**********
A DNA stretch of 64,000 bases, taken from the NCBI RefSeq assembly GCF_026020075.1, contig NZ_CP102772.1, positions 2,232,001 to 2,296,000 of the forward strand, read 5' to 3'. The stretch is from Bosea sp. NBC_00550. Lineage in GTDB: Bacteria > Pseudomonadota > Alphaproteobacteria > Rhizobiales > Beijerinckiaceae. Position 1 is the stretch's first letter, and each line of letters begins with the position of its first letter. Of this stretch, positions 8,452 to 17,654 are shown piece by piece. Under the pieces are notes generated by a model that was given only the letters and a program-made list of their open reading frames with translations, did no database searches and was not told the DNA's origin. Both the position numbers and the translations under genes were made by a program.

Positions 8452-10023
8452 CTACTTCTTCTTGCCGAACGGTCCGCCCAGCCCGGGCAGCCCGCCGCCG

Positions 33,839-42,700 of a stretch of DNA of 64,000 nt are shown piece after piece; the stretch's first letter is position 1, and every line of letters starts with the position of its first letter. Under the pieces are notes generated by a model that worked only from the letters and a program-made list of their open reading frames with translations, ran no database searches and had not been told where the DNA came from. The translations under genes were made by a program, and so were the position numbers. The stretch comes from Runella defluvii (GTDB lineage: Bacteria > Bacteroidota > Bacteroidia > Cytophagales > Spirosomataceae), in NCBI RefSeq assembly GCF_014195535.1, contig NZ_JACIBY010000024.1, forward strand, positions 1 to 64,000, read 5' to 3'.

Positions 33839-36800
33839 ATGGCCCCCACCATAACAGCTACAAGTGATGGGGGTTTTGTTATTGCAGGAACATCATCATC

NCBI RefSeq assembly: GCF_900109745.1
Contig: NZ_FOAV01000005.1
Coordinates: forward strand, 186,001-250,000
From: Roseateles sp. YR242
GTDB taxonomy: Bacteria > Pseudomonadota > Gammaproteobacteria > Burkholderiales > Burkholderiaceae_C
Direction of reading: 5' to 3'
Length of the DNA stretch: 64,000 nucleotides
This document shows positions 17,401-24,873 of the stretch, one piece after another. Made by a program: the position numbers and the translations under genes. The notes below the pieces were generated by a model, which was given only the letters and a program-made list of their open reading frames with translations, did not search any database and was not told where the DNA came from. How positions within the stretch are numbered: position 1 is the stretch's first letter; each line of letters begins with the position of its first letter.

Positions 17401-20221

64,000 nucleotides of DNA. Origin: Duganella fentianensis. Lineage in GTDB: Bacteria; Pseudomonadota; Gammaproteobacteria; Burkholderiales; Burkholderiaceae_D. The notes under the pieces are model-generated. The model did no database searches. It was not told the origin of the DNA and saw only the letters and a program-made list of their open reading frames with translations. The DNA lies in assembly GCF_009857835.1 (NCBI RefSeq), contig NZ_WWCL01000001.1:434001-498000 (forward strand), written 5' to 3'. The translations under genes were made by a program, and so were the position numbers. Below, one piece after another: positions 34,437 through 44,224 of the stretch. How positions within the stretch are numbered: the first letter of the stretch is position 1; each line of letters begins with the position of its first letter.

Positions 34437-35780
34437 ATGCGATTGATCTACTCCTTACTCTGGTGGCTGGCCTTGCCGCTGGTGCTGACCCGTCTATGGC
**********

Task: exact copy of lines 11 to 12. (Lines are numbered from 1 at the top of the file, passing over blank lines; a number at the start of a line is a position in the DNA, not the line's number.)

GTDB taxonomy: Bacteria > Pseudomonadota > Gammaproteobacteria > Burkholderiales > Burkholderiaceae_C
Direction of reading: 5' to 3'